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MANILA, Philippines – Shortly before noon on December 7, 1982, a team led by Col. Rolando Abadilla, then intelligence chief of the Metrocom, raided the offices of the WE Forum, the trailblazer of the “Mosquito Press” under martial law. The soldiers hauled off voluminous documents, padlocked the printing press and jailed WE Forum publisher-editor Jose G. Burgos Jr., his father Jose Sr., and several columnists and newspaper staffers.
Two sites were actually raided in what is now simply refered to as the “WE Forum raid”. Both sites were in Quezon City: the home and office of Jose Sr. on No. 19, Road 3, Project 6; and the office and printing site that Jose Jr. leased at Units C and D, RMC Building, Quezon Avenue.
It was a raid that drew condemnation all over the world, and exposed further the repressive nature of the Marcos regime. But it was also a seminal moment in the Philippine democracy movement, further emboldening a rising army of human rights defenders, and drawing a line behind which the opposition to Marcos – still under military rule – would not move back but only forward.
With the raid, the dictatorship’s best lawyers and military experts tangled with a phalanx of human-rights lawyers who defended the WE Forum, led by former senator Lorenzo M. Tanada, FLAG lawyer Joker Arroyo, and MABINI lawyers Rene Saguisag and Jejomar Binay.
The last three figured prominently in some of the most colorful courtroom skirmishes in the Quezon City Regional Trial Court.
The Marcos regime had sought to use the seized documents and materials as evidence in a case of subversion against the feisty Burgos Jr., the first above-ground journalist to set up an alternative paper in 1977, five years after the declaration of martial law.
Philippine Law School Dean Antonio Coronel, assisting as counsel in a separate petition to recover the WE Forum’s equipment, argued that keeping the newspaper shuttered while it faced subversion charges was unconstitutional, as it constituted prior restraint. When that argument was rejected, the lawyers went straight to the Supreme Court.
There, Tañada’s son, Wigberto, and law firm partner Martiniano Vivo anchored the case on five Constitutional grounds, among others: that the search warrant used for the raid was in the nature of a general warrant prohibited by the Constitution.
Lawyers Tanada and Vivo persuaded the high tribunal that the warrant used by the Metrocom was suspicious and defective. For starters, it had been applied for on the very same morning of the raid. The raid itself was conducted less than an hour later. The supposed witnesses used to justify the raid, therefore, could not have been examined by the judge. There was no time, and the alleged grounds to indicate subversion could not have been shown in that short window.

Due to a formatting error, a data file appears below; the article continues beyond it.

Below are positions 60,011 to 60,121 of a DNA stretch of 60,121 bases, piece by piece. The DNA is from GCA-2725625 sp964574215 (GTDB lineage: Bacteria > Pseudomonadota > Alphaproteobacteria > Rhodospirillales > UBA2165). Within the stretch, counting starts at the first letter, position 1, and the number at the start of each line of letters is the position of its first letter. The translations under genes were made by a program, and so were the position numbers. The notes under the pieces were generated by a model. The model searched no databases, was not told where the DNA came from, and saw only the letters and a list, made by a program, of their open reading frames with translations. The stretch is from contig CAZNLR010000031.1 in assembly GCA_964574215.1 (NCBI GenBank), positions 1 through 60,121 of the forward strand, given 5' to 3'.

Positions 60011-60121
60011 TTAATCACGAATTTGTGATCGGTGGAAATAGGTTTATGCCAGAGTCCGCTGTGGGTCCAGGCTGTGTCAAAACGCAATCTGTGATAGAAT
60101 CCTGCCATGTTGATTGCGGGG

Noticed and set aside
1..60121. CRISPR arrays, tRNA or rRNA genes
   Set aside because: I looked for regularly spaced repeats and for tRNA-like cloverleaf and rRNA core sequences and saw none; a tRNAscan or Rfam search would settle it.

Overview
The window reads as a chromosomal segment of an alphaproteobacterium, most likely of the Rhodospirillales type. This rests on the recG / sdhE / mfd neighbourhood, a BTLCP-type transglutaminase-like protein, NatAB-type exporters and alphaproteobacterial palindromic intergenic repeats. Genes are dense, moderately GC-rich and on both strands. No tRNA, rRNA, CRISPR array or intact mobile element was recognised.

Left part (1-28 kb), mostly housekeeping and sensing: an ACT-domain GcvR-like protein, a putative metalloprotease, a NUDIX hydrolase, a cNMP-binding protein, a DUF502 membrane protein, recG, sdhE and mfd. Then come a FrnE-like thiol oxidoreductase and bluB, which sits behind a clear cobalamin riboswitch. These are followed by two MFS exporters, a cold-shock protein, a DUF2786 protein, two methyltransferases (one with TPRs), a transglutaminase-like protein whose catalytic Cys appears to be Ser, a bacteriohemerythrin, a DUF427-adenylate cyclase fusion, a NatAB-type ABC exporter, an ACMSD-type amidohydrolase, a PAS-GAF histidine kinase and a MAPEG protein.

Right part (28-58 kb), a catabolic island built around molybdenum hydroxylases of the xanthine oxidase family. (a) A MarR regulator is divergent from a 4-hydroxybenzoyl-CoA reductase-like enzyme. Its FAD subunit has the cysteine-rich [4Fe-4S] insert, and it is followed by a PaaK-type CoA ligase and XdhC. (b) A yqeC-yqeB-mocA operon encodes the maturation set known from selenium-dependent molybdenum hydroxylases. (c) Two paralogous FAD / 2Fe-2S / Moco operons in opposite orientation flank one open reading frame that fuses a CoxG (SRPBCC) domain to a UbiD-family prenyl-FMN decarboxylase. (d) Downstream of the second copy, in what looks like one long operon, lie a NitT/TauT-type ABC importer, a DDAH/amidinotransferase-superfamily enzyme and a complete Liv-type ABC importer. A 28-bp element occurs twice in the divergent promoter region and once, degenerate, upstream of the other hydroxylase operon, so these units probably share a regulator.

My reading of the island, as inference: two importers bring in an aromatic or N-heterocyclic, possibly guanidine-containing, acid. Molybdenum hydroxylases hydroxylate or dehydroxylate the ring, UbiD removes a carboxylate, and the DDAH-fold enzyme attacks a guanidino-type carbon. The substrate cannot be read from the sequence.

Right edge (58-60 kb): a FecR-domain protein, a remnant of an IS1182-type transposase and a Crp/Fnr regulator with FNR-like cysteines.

The military had wanted to link Burgos Jr. to violent groups like the Light-a-Fire Movement and the April 6 Movement. As it turned out, however, the raid indicated they were still fishing for evidence where they claimed to have already found it.
Tanada and Vivo asked the SC nullify the two search warrants issued by QC Judge Ernani Cruz Pano, and to return the articles seized in the raid.
They also asked the SC to prevent respondents from using the seized items as evidence in the trial of Criminal Case No. Q-0228272, “People of the Philippines vs. Jose Burgos Jr. et. al.”
A little over two years after the infamous raid, the Supreme Court, on December 26, 1984, struck down the raid as illegal, for having been based on a defective warrant, which it nullified.
This, said the court, well illustrated the classic “fruit of the poisoned tree” doctrine, ruling that allowing illegally seized evidence to be used was abhorrent and threatening to the constitutional bedrock of due process and rule of law.
Thirty years later, the WE Forum raid – and the eventual triumph of its defenders – is little remembered but profoundly felt. The campaign to free WE Forum provided a template for legal battles in a time and place where even a “legal fight” was in many ways illegal, and for regaining inch-by-inch precious ground upon which democratic forces could establish footing under an authoritarian regime that tolerated little dissent.
Beyond tracking the storied and dignified careers of its players, the case remains a touchstone for human rights advocates, the legal community, the media, and civil society, all of whom found common ground and intersection in the need to fight for a free press.
Most important, the very name of WE Forum, and of its publisher and editor, Jose “Joe” Burgos Jr., continues to remind of how much that freedom remains elusive, fragile, and threatened.
In the most cruel of ironies, Burgos’ son, Jonas, has been missing for five years now – adbucted, it is suspected, by members of the same military apparatus that WE Forum railed against in the 70s and 80s. Jonas’ mother, Joe’s wife, Edita, is now locked in her own standoff with the same. She is opposing the promotion to general and oath-taking as head of the intelligence agency (ISAFP) Col. Eduardo M. Año, one of the officers implicated in the disappearance of Jonas.
Thirty years later, when speaking to journalists, Edita exhorts them to “to seek and live the truth, and share a vision.” The painful, personal context is clear, but the history behind the line is now little remembered. It was the slogan of WE Forum, and it remains a challenge to all.